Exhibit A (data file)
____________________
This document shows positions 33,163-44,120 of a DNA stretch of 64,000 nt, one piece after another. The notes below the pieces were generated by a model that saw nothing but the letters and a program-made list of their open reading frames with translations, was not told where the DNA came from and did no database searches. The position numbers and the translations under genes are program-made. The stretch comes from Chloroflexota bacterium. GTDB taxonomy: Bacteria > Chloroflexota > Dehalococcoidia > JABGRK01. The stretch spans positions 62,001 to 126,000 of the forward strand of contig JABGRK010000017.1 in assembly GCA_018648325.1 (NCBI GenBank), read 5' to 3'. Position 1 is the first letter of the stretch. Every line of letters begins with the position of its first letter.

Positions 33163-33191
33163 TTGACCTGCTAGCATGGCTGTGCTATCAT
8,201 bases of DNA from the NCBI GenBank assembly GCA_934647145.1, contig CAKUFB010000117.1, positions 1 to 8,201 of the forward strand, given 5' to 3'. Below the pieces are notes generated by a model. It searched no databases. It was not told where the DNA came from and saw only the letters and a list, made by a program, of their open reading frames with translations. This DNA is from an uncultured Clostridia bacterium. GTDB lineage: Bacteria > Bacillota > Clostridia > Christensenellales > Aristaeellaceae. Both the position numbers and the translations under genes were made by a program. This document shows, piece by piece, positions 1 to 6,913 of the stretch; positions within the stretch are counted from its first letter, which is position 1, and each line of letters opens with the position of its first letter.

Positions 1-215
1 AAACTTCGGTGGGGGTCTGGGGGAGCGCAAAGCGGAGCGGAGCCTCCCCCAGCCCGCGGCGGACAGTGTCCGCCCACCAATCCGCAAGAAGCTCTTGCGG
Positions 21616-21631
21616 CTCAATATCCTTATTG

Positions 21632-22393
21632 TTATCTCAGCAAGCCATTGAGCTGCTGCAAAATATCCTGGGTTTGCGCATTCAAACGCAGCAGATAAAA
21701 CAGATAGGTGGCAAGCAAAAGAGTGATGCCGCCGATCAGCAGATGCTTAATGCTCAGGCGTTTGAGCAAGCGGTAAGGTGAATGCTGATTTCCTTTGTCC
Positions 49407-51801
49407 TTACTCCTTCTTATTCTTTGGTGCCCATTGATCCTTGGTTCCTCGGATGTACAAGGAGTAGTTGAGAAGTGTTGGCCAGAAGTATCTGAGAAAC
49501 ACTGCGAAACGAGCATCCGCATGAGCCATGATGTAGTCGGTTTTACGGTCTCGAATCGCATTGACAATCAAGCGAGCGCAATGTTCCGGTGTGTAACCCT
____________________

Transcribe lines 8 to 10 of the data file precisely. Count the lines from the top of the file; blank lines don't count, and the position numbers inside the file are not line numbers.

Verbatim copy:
21616 CTCAATATCCTTATTG

Positions 21632-22393
21632 TTATCTCAGCAAGCCATTGAGCTGCTGCAAAATATCCTGGGTTTGCGCATTCAAACGCAGCAGATAAAA